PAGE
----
Phagocytosis is crucial for host defense against microbial pathogens and for obtaining nutrients in Dictyostelium discoideum. Phagocytosed particles are delivered via a complex route from phagosomes to lysosomes for degradation, but the molecular mechanisms involved in the phagosome maturation process are not well understood. Here, we identify a novel vesicle-associated receptor tyrosine kinase-like protein, VSK3, in D. discoideum. We demonstrate how VSK3 is involved in phagosome maturation. VSK3 resides on the membrane of late endosomes/lysosomes with its C-terminal kinase domain facing the cytoplasm. Inactivation of VSK3 by gene disruption reduces the rate of phagocytosis in cells, which is rescued by re-expression of VSK3. We found that the in vivo function of VSK3 depends on the presence of the kinase domain and vesicle localization. Furthermore, VSK3 is not essential for engulfment, but instead, is required for the fusion of phagosomes with late endosomes/lysosomes. Our findings suggest that localized tyrosine kinase signaling on the surface of endosome/lysosomes represents a control mechanism for phagosome maturation.
Gprotein–coupled receptor (GPCR) signaling mediates a balance of excitatory and inhibitory activities that regulate Dictyostelium chemosensing to cAMP. The molecular nature and kinetics of these inhibitors are unknown. We report that transient cAMP stimulations induce PIP3 responses without a refractory period, suggesting that GPCR-mediated inhibition accumulates and decays slowly. Moreover, exposure to cAMP gradients leads to asymmetric distribution of the inhibitory components. The gradients induce a stable accumulation of the PIP3 reporter PHCrac-GFP in the front of cells near the cAMP source. Rapid withdrawal of the gradient led to the reassociation of G protein subunits, and the return of the PIP3 phosphatase PTEN and PHCrac-GFP to their pre-stimulus distribution. Reapplication of cAMP stimulation produces a clear PHCrac-GFP translocation to the back but not to the front, indicating that a stronger inhibition is maintained in the front of a polarized cell. Our study demonstrates a novel spatiotemporal feature of currently unknown inhibitory mechanisms acting locally on the PI3K activation pathway.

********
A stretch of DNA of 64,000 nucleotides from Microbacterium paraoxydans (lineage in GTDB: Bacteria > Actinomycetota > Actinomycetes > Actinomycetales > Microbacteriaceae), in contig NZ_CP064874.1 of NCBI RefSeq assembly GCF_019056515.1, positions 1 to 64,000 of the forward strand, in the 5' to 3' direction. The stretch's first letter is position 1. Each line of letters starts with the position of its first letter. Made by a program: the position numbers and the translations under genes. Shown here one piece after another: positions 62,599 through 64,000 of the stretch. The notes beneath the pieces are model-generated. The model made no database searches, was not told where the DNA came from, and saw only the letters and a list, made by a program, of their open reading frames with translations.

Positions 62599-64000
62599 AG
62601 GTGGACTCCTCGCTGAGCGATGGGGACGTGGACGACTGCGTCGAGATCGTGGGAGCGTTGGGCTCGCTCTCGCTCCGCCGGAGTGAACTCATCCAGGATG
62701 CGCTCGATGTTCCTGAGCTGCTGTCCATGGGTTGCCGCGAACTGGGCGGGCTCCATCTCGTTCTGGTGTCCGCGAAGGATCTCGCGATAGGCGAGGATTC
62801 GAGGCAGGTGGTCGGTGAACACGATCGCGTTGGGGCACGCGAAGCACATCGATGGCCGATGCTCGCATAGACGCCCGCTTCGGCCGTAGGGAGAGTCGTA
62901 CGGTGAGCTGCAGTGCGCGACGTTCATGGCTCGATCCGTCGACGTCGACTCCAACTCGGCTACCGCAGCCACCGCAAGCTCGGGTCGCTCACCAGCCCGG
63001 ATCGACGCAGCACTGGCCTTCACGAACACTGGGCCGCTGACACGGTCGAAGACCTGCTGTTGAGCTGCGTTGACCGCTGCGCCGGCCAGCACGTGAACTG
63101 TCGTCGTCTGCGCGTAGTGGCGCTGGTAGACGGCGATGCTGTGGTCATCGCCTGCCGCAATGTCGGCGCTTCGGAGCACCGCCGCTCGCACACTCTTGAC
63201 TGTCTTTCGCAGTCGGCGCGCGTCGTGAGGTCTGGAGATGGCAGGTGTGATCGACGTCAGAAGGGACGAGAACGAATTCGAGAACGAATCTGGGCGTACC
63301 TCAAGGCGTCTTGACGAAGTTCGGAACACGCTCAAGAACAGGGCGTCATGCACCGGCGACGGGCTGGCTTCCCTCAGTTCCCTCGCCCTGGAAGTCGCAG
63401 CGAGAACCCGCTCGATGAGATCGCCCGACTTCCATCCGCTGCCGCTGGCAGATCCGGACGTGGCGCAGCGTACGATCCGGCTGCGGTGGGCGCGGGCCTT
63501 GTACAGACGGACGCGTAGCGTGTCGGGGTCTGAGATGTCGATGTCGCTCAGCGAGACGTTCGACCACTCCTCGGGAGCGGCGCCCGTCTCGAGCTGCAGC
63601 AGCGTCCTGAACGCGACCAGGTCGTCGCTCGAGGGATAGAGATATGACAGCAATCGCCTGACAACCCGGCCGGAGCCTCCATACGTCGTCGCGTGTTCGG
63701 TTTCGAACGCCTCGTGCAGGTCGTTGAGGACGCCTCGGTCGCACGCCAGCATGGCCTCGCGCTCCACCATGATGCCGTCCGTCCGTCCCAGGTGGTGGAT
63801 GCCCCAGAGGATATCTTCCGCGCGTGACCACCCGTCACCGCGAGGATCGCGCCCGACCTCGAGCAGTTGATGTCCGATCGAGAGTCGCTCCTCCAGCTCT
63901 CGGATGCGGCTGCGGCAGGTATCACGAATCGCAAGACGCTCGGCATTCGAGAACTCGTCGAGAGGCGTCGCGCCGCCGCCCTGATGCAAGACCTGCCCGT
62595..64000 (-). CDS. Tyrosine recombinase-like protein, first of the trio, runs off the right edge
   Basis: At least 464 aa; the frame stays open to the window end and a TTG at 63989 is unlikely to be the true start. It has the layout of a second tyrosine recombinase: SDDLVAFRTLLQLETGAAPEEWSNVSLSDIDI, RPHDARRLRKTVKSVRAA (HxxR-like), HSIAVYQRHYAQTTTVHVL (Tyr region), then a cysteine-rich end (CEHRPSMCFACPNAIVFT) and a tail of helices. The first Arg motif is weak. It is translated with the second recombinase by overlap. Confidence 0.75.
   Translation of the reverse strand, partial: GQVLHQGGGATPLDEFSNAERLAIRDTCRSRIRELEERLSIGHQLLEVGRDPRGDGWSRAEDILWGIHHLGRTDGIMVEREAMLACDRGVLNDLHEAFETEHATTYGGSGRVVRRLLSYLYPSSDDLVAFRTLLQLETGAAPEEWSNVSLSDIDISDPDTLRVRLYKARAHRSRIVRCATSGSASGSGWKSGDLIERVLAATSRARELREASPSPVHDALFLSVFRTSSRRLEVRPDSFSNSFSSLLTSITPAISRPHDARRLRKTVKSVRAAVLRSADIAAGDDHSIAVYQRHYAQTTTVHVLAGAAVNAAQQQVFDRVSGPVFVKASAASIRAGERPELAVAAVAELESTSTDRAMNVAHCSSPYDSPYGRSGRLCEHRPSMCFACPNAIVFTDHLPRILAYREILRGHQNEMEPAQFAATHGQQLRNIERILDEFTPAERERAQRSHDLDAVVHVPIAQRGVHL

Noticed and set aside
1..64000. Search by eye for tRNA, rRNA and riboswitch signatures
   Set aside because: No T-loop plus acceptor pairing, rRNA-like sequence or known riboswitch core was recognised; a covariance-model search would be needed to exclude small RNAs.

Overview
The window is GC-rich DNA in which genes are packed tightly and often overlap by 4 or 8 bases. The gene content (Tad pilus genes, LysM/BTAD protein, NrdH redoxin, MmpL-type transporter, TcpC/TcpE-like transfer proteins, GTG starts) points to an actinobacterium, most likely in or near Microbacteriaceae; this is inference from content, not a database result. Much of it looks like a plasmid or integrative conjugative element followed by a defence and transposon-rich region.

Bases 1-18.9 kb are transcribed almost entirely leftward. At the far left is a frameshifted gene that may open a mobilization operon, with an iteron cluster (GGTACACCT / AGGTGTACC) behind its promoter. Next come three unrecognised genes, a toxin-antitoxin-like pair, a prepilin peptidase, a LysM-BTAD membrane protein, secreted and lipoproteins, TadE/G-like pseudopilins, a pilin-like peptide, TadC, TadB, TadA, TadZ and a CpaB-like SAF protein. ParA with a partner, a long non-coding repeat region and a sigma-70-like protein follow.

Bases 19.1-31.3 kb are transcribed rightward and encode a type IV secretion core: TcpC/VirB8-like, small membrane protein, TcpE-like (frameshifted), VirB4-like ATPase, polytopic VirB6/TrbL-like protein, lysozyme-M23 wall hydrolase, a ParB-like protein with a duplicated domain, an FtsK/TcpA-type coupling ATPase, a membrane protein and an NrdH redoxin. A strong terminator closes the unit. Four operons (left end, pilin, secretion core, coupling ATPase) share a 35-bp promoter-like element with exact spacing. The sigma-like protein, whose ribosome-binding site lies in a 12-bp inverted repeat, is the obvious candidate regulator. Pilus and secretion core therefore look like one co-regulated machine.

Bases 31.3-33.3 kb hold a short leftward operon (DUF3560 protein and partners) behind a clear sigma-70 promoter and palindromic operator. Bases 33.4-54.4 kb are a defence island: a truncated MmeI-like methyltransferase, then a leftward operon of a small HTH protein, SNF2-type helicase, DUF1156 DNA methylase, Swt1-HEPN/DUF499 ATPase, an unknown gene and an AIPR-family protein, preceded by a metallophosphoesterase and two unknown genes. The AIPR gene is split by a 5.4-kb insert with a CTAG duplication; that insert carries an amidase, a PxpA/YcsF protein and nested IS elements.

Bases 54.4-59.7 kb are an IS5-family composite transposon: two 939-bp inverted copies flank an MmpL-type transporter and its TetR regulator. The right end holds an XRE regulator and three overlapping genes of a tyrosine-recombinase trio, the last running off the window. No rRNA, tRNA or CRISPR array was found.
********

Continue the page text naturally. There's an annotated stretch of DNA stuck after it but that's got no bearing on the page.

Valproic acid (VPA) is used to treat epilepsy and bipolar disorder and to prevent migraine. It is also undergoing trials for cancer therapy. However, the biochemical and molecular biological actions of VPA are poorly understood. Using the social amoeba Dictyostelium discoideum, we show that an acute effect of VPA is the inhibition of chemotactic cell movement, a process partially dependent upon phospholipid signaling. Analysis of this process shows that VPA attenuates the signal-induced translocation of PHCrac-green fluorescent protein from cytosol to membrane, suggesting the inhibition of phosphatidylinositol-(3,4,5)-trisphosphate (PIP3) production. Direct labeling of lipids in vivo also shows a reduction in PIP and PIP2 phosphorylation following VPA treatment. We further show that VPA acutely reduces endocytosis and exocytosis—processes previously shown to be dependent upon PIP3 production. These results suggest that in Dictyostelium, VPA rapidly attenuates phospholipid signaling to reduce endocytic trafficking. To examine this effect in a mammalian model, we also tested depolarization-dependent neurotransmitter release in rat nerve terminals, and we show that this process is also suppressed upon application of VPA and an inhibitor of phosphatidylinositol 3-kinase. Although a more comprehensive analysis of the effect of VPA on lipid signaling will be necessary in mammalian systems, these results suggest that VPA may function to reduce phospholipid signaling processes and thus may provide a novel therapeutic effect for this drug.